I don't believe i have the correct cap. it is a loose fit and has no hole.
I just tried it and it doesn't run right even with the cap off. It has also gotten very hard to start. Before it was one quick pull and go. I just cranked it 10 times and finally had to use the starter.
There is no way that the cam/crank timing could have gotten off, is there?
If it has one of those older repop crap timing gears I suppose it is possible for it to have a bad spot, but I don't believe it could jump a tooth. Wish I was there to help you cuss!
If you delayed two contacts, half of the sparks would be delayed. Since the others were at the same timing of those two, after your adjustment, you might need to at re-check the length of the timing rod. For a T to be in good running condition, you must have good compression (between 40 and 50 on all cylinders and all should be approximately the same compression). You must have the spark correctly timed and the fuel mixture correct. In addition to the above, The coils and coil box should be in good condition and the spark plugs too. Note, the spark will jump at the spark plugs very well when you are running at higher speeds, but when you are pulling, the compression rises and the spark will jump the easiest gap So if you have a carbon path in the coil box or in the coils it could jump there. One way to check for this would be to start the engine after dark and look for sparks jumping in the coil box or wiring. The gas supply to the carburetor should be good flow.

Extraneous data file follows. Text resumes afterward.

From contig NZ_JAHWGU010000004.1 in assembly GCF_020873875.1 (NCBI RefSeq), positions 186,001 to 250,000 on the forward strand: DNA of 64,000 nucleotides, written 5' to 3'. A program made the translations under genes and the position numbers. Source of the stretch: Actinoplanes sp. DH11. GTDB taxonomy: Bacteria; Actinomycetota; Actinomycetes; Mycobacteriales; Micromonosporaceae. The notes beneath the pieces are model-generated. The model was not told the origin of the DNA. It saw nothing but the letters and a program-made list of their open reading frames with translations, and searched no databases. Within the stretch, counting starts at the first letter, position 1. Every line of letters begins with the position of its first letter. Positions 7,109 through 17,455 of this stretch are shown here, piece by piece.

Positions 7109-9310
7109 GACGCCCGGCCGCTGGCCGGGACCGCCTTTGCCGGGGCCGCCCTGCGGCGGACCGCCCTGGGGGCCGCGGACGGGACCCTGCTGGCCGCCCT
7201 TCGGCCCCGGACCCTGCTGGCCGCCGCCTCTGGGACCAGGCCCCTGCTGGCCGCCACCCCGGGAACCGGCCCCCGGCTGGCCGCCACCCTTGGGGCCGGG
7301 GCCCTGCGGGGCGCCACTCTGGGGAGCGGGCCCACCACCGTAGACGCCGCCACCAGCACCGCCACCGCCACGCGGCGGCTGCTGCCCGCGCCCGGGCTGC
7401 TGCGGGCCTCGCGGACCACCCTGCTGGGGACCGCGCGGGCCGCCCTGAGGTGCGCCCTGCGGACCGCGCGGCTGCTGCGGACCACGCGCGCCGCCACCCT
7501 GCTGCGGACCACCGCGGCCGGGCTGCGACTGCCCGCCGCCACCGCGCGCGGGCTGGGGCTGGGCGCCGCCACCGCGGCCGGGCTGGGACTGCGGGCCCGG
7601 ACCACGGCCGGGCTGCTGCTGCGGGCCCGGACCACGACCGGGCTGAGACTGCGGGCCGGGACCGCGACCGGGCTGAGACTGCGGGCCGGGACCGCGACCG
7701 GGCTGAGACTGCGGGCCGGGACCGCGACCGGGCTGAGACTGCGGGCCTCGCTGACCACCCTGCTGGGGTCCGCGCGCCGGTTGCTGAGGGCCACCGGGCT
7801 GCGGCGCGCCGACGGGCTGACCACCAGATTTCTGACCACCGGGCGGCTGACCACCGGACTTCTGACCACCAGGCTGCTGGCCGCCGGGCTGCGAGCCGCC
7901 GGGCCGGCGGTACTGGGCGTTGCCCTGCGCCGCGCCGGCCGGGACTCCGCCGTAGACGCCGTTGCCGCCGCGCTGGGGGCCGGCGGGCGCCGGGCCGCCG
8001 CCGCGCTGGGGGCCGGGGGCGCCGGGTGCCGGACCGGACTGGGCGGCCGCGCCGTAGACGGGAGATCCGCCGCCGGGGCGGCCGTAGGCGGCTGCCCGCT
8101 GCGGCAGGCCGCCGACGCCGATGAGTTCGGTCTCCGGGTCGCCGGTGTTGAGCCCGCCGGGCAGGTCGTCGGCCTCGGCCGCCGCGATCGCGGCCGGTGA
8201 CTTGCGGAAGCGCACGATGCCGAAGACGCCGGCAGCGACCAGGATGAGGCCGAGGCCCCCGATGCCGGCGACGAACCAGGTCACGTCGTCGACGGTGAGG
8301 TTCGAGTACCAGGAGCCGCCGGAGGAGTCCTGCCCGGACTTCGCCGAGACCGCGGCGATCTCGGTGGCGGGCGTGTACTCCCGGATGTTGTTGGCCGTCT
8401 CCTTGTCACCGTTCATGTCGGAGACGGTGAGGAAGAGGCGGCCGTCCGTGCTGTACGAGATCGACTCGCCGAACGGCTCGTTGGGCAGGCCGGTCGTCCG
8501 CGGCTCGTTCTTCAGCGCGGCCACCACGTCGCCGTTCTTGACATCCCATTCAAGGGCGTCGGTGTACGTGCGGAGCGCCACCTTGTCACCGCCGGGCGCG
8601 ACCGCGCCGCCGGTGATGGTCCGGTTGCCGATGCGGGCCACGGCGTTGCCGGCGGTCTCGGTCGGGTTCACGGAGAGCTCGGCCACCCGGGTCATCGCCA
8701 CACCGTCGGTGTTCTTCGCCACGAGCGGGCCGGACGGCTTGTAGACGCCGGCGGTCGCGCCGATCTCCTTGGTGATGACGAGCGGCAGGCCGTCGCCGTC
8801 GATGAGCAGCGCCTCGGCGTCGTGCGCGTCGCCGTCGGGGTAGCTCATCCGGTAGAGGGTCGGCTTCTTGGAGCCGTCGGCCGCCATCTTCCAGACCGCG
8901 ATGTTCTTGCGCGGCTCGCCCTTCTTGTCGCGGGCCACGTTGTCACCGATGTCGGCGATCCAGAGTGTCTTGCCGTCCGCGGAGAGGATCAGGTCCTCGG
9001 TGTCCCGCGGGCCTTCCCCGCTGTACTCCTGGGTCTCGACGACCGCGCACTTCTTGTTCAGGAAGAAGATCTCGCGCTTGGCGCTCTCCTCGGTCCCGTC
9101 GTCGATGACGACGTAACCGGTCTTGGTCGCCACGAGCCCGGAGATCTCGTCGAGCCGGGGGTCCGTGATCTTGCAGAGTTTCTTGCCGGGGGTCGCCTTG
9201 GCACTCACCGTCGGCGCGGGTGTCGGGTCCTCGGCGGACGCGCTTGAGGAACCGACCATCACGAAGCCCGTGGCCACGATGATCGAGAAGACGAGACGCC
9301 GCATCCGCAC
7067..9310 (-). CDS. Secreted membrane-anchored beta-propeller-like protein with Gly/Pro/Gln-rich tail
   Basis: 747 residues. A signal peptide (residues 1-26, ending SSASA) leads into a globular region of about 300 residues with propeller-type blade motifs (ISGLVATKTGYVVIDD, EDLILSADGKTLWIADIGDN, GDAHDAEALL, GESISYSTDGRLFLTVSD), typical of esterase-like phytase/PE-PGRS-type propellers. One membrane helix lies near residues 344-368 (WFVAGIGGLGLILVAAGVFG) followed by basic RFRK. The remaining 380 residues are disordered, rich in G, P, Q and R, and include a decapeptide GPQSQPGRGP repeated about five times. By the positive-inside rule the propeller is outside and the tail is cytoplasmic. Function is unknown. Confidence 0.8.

"While I am getting spark at cylinder number 2, shorting the plug or even removing it doesn't change anything."
You may have a problem w/the coil box. Try switching timer and plug wires at the coil box and see if the problem moves to a different cylinder.
All, new spark plugs and wires arrived today and a set of reference coils arrive tomorrow. I will start with coils first and see what happens. Hopefully the car will be running by the weekend!
An update: one coil was bad. Changing the spark plugs, wires, adding a hot air pipe was all good for driving but the car was becoming harder and harder to start and ran poorly at idle.
So today i took the carb off and lo and behold, I think i found a problem! It doesn't look like the plugs have ever been drilled in this carb, but the jet seat unscrewed fairly easily, and the gasket below was torn. So far so good... that would certainly cause bad running.
Here's where I'm puzzled. the seating surface inside the carb body sure looks bad. It almost looks like theres the remains of an old gasket in there, at least i hope so. Either that or the mating surface is very chewed up. Trying to get it out with a pick is making me think its not a gasket. What do you all think?
I bet your timer needs servicing
Looks like you got the gasket out, but the carb surface where the gasket fits is corroded. Perhaps Stan Howe will see this thread and comment on how he cleans up the surface.
I see that your carb has a Grose jet in it - they have a bad reputation for leaking. You might want to consider replacing the Grose jet with a stock needle and seat. Be aware that you may have to polish the new needle to get it to seal, I have heard that the finish on the new reproduction needles is too rough.
Sounds like you're making progress!